Last week, coal ash coverage went national with a fine segment on ABC World News that told the story of residents in Bokoshe, OK, a small town with a very big coal ash problem. Only 450 folks live in Bokoshe, but as reporter Jim Sciutto discovered, many of them either have cancer or know someone who does.
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The verdict is in. the U.S. Environmental Protection Agency turned a blind eye to coal ash reuse during the Bush Administration, and, in fact, the agency went a considerable way toward promoting reuses that were dangerous to human health and the environment.
A while back, we documented the threat of hexavalent chromium in drinking water and the fact that it leaches from coal ash disposal sites across the country. Sadly hexavalent chromium and coal ash share a headline again in this story out of Madison, Wisconsin.
“We all have a responsibility to ensure that the American people have facts and the truth in front of them, particularly when fictions are pushed by special interests with an investment in the outcome.” - EPA Administrator Lisa Jackson in testimony before Congress on March 10 in response to false claims by Republicans and special interest groups concerning the reach and impact of proposed regulations.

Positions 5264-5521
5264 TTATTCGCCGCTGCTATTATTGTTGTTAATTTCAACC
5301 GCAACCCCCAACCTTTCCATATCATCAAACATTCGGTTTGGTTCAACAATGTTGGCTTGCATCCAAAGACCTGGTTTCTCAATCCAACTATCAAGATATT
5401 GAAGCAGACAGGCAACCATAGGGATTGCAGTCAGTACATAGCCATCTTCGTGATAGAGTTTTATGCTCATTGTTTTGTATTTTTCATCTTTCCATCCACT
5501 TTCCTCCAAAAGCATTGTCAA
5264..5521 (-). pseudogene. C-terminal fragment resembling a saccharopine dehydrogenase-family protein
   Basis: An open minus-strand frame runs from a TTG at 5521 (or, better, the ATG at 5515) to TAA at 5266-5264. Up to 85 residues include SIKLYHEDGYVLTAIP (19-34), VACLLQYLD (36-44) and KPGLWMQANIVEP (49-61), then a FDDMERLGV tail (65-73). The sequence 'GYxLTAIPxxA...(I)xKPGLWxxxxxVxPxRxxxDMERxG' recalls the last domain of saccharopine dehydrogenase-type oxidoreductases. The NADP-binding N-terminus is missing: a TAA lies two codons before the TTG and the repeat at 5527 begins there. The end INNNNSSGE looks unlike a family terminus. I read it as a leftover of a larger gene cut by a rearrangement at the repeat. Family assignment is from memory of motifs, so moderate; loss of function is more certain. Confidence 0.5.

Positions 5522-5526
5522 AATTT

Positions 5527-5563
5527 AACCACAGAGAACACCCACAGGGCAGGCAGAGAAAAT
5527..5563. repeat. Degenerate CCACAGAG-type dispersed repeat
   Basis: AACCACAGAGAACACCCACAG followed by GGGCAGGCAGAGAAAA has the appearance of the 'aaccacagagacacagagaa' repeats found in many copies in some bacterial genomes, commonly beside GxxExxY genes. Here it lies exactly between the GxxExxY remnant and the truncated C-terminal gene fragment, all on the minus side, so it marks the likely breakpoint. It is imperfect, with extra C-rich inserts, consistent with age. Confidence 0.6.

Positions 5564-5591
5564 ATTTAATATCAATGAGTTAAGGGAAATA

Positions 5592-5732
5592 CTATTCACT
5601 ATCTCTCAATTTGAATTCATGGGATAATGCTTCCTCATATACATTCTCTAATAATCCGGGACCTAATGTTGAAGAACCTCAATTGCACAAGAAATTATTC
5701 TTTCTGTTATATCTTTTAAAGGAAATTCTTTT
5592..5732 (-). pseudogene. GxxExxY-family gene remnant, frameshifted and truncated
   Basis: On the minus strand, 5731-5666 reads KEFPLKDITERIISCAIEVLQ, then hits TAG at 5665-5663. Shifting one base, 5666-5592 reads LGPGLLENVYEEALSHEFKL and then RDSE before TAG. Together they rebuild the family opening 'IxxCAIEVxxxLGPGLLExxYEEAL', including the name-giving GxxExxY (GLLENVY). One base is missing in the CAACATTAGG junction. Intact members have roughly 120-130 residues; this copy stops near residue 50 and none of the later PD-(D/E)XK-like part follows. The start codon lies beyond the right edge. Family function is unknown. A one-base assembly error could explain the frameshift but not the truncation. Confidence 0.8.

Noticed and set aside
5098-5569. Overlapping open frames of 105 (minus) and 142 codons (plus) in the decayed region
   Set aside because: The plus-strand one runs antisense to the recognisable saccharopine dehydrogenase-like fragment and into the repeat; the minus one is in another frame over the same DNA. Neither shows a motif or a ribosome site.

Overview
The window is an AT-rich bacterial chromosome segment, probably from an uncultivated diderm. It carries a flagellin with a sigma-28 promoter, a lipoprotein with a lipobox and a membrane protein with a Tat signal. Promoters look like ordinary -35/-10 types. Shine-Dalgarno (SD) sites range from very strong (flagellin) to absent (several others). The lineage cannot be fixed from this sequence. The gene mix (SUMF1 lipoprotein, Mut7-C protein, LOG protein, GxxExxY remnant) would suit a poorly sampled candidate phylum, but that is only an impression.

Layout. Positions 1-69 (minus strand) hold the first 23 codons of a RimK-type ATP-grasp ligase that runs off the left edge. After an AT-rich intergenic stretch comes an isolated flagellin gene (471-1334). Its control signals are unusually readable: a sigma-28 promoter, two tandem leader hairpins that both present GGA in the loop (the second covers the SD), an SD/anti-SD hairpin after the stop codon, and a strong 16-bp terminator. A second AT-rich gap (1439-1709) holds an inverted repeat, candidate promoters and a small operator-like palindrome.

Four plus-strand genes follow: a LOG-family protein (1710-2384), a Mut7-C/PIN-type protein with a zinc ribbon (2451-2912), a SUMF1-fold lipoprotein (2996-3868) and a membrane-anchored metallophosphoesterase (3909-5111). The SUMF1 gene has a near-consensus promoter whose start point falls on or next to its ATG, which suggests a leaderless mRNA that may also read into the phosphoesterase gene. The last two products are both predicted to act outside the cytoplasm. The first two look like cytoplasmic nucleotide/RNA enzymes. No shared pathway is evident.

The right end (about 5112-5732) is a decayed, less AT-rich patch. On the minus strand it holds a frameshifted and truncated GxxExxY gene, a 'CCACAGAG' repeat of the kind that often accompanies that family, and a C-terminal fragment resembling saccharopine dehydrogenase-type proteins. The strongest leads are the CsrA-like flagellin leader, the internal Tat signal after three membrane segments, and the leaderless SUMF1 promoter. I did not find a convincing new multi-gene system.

When members of the House of Representatives return to their districts for April recess, many should be called to task for supporting a budget rider that would kill a coal ash rulemaking designed to protect the health, homes and livelihood of their constituents.
If you live in Indiana, it’s best not to live below one of the state’s 53 coal ash dams.
Early Saturday morning, the U.S. House of Representatives approved an amendment to the House budget bill that had nothing to do with trimming the federal deficit, but everything to do with sweetening the bottom line of the likes of Duke Energy, AEP, Ameren and Southern Company.
The highwaymen of the 112th Congress are trying to take away the authority of the EPA and rob the will of the people on a variety of critical public health and environmental issues by attaching riders to the House budget bill (the Continuing Resolution). The spending legislation introduced by the House Appropriations Committee this week would not only slash billions of dollars from programs protecting public health by ensuring clean water and air, but it would also undo or block key environmental initiatives.
(This is the latest in a weekly series of 50 Tr-Ash Talk blogs discussing the dangers of coal ash. Earthjustice hopes that by December 2011, the third anniversary of the TVA coal ash spill, the EPA will release a coal ash rule establishing federally enforceable regulations ensuring the safe disposal of this toxic waste.